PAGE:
- Easy integration with MSSQL Database instances.
- Component properties are not very well defined, which makes the learning curve harder
- As control flow and data flow often looking similar visually at first glace, it takes awhile to differentiate which one you are working on as users need to look at the tiny symbol and text on the tab to do so. A more straightforward color-coded or larger visual cue to differentiate between the two would make this easier.
- Source systems connectivity (RDBMS, Flat Files etc)
- Embedding SQL and other code in case of complex business logic and data transformations
- Multitude of data transformation options
- Ease of use, easy to learn
- Skills availability in the market
- version control/configuration management
- Programmatic issues like NULL handling (it's RDBMS counterpart SQL Server database uses NULL differently)
- The source connectivity options should be enhanced
- There are many good workflow tools and ways to control the order in which things happen. In a short amount of time, you can quickly create a package that will move data from point A to point B and have it scheduled to run 4 times a day. Or if you need error handling or other business logic, you can spend more time and completely automate repetitive tasks. Robust? Check!
- SSIS can consume multiple sources of data. From flat files, to Excel, to Oracle, or DB2...I've been able to access multiple data types and move them in and out of SQL databases with SSIS. We had one linux system that ran a Basis database system and there was a need to have something done, but no one could figure out how to make it work. I was able to use SSIS to import files and execute code on a server that had nothing to do with SQL server. So flexible? Check!
- We already use SQL server almost exclusively for our enterprise database needs. The fact that we already have access to this tool at no additional cost to the business is a bonus. The fact that it is powerful, even better. Value? Check!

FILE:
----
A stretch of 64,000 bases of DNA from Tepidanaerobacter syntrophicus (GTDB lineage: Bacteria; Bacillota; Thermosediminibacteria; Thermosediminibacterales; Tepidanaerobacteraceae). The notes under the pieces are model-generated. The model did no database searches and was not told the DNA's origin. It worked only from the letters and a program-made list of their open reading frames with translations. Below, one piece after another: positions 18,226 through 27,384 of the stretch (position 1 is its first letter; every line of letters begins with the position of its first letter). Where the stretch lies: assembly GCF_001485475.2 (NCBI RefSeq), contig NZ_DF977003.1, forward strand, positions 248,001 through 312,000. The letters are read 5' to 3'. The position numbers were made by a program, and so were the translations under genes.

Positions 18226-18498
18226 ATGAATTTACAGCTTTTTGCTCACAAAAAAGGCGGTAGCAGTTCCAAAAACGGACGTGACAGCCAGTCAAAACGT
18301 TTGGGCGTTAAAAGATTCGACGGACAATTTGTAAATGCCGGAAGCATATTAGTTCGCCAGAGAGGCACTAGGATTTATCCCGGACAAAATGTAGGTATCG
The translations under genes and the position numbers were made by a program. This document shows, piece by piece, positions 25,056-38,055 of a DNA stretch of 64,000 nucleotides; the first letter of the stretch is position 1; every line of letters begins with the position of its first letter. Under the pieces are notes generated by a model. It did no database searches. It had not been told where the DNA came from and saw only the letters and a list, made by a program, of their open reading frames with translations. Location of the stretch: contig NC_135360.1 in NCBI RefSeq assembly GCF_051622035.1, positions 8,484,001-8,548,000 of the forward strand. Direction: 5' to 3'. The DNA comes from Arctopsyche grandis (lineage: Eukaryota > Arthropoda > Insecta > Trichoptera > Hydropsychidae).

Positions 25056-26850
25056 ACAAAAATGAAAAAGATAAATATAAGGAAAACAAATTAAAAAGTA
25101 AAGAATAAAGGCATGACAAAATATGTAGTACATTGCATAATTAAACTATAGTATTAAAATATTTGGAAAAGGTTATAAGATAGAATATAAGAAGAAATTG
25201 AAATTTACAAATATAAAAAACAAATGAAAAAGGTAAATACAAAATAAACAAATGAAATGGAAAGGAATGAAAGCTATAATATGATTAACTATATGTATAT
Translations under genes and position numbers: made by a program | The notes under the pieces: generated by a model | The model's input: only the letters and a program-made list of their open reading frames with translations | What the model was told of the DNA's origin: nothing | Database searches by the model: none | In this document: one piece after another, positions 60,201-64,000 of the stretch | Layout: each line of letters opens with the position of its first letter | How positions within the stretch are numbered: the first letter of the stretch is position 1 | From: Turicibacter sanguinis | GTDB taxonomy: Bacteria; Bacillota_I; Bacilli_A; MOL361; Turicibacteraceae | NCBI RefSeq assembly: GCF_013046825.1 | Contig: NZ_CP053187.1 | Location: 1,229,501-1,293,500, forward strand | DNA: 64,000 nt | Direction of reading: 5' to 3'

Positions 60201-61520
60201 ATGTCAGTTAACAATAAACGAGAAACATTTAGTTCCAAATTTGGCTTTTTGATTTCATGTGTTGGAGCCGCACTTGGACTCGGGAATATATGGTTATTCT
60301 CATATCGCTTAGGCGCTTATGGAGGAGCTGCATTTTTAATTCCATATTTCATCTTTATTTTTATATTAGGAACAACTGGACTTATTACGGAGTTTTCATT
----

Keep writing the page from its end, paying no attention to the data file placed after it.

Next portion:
- I know in my "pros" comments, I said it was nice because we already had access to SSIS by virtue of being able to install it on existing SQL servers with no additional license cost. But, if you rely heavily on SSIS, you will want to have it on its own server rather than letting it share resources with a very active SQL server. That means additional licenses. It can consume a lot of resources, depending on the amount of data you're pushing through SSIS at any given time.
- Current versions of SSIS do a much better job of managing deployment of packages into production. It used to be an all-or-nothing proposition so if you had to make a small change to a project that had many packages in it, you'd have to redeploy the entire project which means lots of extra testing. The introduction of package level deployment was welcome.
- SQL server and SSIS play very well together when they have enough resources. If you're using virtual servers and can add CPU/RAM/Space easily, then by all means, put them together and manage the resources so they stay out of each other's way. If you don't have the capability to do that, then you'd be better off having SSIS on a separate server. When everything is working well, it is amazing. But if you make SSIS and SQL fight over resources, it's not pretty (SQL wins that fight by the way in case you were wondering!)